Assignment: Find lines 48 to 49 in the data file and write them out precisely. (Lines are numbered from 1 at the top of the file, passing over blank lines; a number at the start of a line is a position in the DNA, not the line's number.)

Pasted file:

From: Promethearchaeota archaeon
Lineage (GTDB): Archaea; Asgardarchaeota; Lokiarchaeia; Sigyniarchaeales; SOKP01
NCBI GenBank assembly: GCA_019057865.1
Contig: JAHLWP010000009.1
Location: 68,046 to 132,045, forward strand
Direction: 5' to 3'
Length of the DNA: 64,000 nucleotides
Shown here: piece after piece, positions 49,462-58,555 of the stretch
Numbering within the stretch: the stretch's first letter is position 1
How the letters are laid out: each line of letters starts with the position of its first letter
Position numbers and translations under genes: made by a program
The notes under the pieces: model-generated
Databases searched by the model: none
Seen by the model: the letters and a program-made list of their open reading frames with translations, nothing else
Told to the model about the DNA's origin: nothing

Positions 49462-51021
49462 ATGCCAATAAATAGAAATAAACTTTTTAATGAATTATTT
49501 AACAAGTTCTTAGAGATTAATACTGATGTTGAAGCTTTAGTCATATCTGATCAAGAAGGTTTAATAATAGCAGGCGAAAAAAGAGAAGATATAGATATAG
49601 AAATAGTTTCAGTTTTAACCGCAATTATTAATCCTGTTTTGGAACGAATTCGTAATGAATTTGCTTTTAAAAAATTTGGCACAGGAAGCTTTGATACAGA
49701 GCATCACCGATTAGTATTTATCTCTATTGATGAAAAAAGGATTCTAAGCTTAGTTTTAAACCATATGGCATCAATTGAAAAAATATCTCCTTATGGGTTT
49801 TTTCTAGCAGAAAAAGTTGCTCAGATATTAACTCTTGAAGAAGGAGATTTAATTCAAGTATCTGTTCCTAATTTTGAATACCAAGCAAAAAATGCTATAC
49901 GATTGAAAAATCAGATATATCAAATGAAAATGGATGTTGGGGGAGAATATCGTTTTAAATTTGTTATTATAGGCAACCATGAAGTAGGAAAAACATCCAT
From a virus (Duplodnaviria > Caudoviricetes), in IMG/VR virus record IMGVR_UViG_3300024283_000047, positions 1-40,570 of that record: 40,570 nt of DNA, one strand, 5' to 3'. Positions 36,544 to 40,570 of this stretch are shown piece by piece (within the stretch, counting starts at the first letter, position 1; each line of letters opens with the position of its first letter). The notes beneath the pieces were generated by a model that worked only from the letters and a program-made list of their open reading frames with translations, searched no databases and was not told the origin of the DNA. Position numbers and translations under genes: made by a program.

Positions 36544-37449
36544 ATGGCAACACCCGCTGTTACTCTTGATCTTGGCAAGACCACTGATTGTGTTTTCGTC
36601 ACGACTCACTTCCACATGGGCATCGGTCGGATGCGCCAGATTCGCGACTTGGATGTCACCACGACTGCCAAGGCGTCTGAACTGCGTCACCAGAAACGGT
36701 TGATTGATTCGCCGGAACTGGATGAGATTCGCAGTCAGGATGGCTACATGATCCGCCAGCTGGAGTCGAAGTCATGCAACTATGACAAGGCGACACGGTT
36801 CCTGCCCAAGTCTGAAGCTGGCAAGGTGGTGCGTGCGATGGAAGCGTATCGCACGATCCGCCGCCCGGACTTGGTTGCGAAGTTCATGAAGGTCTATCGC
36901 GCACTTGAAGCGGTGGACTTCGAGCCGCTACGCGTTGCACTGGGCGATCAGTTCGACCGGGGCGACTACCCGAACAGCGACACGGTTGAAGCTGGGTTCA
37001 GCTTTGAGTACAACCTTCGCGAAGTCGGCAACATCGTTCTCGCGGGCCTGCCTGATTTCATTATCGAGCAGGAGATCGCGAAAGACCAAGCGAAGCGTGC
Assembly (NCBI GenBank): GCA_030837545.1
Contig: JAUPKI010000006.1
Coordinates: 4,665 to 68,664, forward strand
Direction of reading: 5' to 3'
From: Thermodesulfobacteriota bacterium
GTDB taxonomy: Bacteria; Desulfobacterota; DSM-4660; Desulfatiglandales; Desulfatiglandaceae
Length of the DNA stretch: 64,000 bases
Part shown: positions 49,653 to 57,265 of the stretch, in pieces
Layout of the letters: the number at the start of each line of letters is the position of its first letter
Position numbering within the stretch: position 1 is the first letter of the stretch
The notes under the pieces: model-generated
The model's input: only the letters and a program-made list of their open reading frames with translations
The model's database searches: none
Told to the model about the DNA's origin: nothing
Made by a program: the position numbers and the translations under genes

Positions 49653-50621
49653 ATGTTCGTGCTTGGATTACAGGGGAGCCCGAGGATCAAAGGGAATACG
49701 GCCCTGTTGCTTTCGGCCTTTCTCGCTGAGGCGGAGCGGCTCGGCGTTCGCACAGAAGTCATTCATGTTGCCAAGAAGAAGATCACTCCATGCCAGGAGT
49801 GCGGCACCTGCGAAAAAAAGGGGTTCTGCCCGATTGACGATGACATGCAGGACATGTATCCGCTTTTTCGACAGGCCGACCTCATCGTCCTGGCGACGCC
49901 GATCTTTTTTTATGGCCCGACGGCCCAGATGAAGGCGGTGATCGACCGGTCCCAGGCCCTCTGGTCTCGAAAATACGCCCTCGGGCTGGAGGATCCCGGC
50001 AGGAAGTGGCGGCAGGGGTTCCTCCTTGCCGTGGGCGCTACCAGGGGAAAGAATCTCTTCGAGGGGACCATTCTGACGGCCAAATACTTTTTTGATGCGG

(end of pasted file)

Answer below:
49701 GCCCTGTTGCTTTCGGCCTTTCTCGCTGAGGCGGAGCGGCTCGGCGTTCGCACAGAAGTCATTCATGTTGCCAAGAAGAAGATCACTCCATGCCAGGAGT
49801 GCGGCACCTGCGAAAAAAAGGGGTTCTGCCCGATTGACGATGACATGCAGGACATGTATCCGCTTTTTCGACAGGCCGACCTCATCGTCCTGGCGACGCC